At Chase Elementary, leaders replaced their faculty meetings with the Digital Chasedown. Inspired by the International Society for Technology in Education’s popular Ignite sessions, presenters have three minutes to share a “cool tool” or best practice for 1:1, student-centered learning. The time limit forces presenters to prioritize information and allows multiple presenters to share. Teachers can then follow up with presenters to learn more.

Fostering an Innovation Culture
To continue growth, it’s critical that schools develop not only cultures of collaborative professional learning, but also cultures of innovation. In such schools, effective strategies are modeled by leadership.

To nurture innovation, principals in both schools encourage teachers to take risks and be innovative. In a message to teachers, the administration of Chase Elementary compared the school to animation studio, Pixar, recognizing its creative culture and emphasizing the value of taking risks: “Like Pixar is setting the standard for what animation should look like, we will be setting the standard (and in some ways already have) for what instruction should look like in a school that is adopting a 1:1 environment.”

These memos to teachers are an important means to nurturing innovation. Chase’s Monday Message is designed to inspire teachers to try new approaches by sharing best practices. Teachers who are seen implementing innovative strategies are recognized, which motivates teachers to read the newsletter and spread the culture of innovation.

Both schools also recognize the difference between failing and failure. “Fail” is used as an encouraging acronym—first attempt inciting learning—an idea learned from Discovery Education’s Hal Davidson during a professional development session for STAT Lighthouse schools. Innovation and failure are a part of professional learning. To reinforce this, the “gotcha” observation process is a thing of the past. Instead, observation conferences help teachers become more reflective practitioners and guide them, as experts making decisions in the best interest of their students, in selecting professional learning opportunities. Undergirding this freedom is a culture of trust developed over time.

Equally important to creating a culture of innovation is building leaders’ involvement in the innovation process. Chase Elementary administration, for example, abandoned the boring “welcome back” speech to teachers at the beginning of the school year and replaced it with an Animoto video made up of staff summer “selfies,” which highlighted the summer adventures experienced by teachers and administrators.

At Halstead Academy, school leaders regularly attend teacher planning meetings and co-teach to demonstrate their engagement in and support for the innovation process. During one coteaching session, the first lesson failed, showing that the principal does not have all the answers. The principal, however, worked with the teacher to change the lesson. School leaders must strive to model the types of innovative learning environments they want to see in the classrooms, and let people know that they can fail.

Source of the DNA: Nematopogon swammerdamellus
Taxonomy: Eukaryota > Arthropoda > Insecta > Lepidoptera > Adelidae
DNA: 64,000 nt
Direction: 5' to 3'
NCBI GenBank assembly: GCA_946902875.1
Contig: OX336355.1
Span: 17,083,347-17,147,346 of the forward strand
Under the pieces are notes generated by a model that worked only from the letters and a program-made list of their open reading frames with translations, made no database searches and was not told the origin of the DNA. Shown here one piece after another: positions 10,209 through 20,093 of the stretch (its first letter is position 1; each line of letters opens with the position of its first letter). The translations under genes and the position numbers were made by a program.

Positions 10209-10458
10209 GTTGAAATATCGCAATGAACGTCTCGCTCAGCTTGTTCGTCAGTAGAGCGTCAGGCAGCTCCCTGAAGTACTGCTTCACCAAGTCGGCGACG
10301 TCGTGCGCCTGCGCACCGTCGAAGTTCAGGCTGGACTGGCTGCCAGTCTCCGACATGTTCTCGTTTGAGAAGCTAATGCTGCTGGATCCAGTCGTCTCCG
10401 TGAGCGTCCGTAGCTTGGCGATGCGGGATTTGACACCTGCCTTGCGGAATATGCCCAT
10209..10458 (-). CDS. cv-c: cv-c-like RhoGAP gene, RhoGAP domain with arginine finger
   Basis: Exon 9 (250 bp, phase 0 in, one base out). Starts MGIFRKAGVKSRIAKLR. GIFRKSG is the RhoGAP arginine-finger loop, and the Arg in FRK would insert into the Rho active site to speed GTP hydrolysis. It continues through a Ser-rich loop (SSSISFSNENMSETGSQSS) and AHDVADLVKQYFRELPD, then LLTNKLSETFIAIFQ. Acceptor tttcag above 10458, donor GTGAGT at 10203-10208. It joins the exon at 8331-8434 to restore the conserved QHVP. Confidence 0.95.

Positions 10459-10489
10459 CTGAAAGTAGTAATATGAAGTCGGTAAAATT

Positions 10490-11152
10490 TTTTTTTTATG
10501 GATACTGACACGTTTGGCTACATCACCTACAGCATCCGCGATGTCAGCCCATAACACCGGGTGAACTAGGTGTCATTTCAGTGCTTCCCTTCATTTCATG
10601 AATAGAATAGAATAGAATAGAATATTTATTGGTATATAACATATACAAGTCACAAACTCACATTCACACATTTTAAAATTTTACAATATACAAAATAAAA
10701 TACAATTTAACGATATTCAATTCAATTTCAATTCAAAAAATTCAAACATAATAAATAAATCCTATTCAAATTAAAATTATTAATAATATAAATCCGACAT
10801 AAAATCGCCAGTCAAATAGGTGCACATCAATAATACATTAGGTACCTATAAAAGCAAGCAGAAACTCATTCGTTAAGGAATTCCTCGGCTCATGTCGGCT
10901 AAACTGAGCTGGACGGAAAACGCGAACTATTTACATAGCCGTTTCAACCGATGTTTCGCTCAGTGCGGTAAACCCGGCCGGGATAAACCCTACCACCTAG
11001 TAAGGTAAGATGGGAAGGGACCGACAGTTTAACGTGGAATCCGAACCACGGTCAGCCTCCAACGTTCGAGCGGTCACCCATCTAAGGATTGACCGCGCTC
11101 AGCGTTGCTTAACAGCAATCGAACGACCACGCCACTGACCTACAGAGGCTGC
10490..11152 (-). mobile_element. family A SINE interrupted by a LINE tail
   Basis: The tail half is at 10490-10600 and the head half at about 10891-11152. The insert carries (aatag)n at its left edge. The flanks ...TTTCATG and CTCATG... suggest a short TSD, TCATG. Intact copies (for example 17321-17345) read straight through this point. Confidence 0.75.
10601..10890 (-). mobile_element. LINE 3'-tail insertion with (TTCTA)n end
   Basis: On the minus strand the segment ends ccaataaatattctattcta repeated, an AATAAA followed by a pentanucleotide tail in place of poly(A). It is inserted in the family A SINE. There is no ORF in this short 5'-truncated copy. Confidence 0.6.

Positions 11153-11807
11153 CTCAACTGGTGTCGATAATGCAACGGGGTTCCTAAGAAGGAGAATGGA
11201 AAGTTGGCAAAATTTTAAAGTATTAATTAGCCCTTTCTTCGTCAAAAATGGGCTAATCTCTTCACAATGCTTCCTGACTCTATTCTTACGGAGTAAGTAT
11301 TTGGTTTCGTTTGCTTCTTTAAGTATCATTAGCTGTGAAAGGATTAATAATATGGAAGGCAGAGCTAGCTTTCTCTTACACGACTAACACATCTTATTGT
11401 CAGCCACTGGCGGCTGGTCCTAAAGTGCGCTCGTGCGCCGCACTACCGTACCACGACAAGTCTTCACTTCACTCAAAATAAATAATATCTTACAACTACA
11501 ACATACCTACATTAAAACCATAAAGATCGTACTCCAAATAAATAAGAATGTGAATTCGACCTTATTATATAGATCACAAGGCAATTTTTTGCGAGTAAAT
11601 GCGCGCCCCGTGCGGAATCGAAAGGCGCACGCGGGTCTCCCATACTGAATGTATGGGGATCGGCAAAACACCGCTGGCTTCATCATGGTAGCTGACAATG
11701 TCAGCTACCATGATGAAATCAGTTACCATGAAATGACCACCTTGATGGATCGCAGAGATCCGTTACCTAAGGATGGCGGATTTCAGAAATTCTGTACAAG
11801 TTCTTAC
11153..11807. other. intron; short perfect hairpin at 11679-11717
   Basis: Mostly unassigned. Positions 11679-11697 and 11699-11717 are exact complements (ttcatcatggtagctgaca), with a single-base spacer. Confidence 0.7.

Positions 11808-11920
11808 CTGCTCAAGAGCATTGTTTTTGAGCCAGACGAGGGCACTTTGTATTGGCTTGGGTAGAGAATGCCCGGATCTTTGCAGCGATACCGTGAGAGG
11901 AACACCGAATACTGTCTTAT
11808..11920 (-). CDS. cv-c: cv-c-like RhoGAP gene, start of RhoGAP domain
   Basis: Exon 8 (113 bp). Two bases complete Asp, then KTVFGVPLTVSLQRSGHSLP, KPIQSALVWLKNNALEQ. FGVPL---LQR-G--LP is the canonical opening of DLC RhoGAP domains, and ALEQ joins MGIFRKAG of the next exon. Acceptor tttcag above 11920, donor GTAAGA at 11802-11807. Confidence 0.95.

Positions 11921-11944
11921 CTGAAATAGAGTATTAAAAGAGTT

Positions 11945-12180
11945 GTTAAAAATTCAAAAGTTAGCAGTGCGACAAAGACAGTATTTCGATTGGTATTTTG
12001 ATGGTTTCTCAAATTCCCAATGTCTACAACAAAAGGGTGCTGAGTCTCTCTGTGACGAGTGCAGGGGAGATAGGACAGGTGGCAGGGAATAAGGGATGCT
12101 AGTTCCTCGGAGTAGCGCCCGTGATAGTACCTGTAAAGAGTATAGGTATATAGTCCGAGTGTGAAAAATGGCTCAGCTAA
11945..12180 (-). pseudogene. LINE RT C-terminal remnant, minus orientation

To spread innovation, Halstead Academy teachers and leaders give a “Hi-5” card to acknowledge that a teacher is trying something new. The innovative strategy is then added to a schoolwide digital library of best practices. So far, all but two of the Hi-5 cards were given peer-to-peer by teachers. Chase Elementary’s Digital Chasedown presentations also serve this purpose.

Teachers in both schools are seeing the benefits of taking risks, and are working as a community to create learner-centered environments. “Each learner gets what they need, and they get the support that they need, in the small group that they need,” explains Amy Piunti, a Chase Elementary teacher.

Sustaining an Innovative Culture
Through deliberate efforts, Halstead Academy and Chase Elementary leaders are sustaining the vision of personalized learning enabled by 1:1 technology.

In his book, Stratosphere: Integrating Technology, Pedagogy, and Change Knowledge (2012), Michael Fullan emphasizes the principal’s role in guiding teacher leaders. Administrators at both schools have capitalized on the leadership potential in their schools to drive their change efforts, promote a culture of professional learning, and support the implementation of 1:1 computing.

With the infusion of devices and new learning tools, staff at Chase Elementary saw the need for a technology troubleshooting plan that would resolve basic issues quickly and efficiently, while creating a systemic ticketing process for larger, more complicated concerns. Teachers nominated peers who either stood out as natural problem-solvers or had some technical know-how to serve as technology leaders with a caseload of teachers to support. As a result, problems are often addressed within hours or even minutes, instead of days or weeks. A spirit of collaboration and problem-solving eased the early phases of implementation.

The administrators at Halstead Academy considered it an imperative to have a building full of teacher leaders. Halstead 2.0 has allowed leaders to emerge naturally and has created unexpected leaders. Teachers are encouraged to seize opportunities by starting book studies, observing peers to help refine their craft, and submitting conference proposals to share their learning with others.

Halstead teachers are comfortable taking initiative because they are treated as professionals. The administration encourages them to challenge the status quo, to think of the individual needs of their students, and to provide data that support their decisions. In this way, leadership skills are fostered in all teachers in the building.

Leaders at these schools are now preparing to share what they’ve learned with other elementary principals as STAT Lighthouse programming is implemented throughout the district. As they continue to deepen implementation through ongoing professional learning, they will support other school leaders to transform classrooms into student-centered digital learning environments.

Stefani Pautz is coordinator of the Office of Curriculum Operations for Baltimore County Public Schools.

Douglas Elmendorf is principal of Chase Elementary School in Baltimore County, Maryland. NAESP MEMBER

Jennifer Mullenax is principal of Halstead Academy in Baltimore County, Maryland. NAESP MEMBER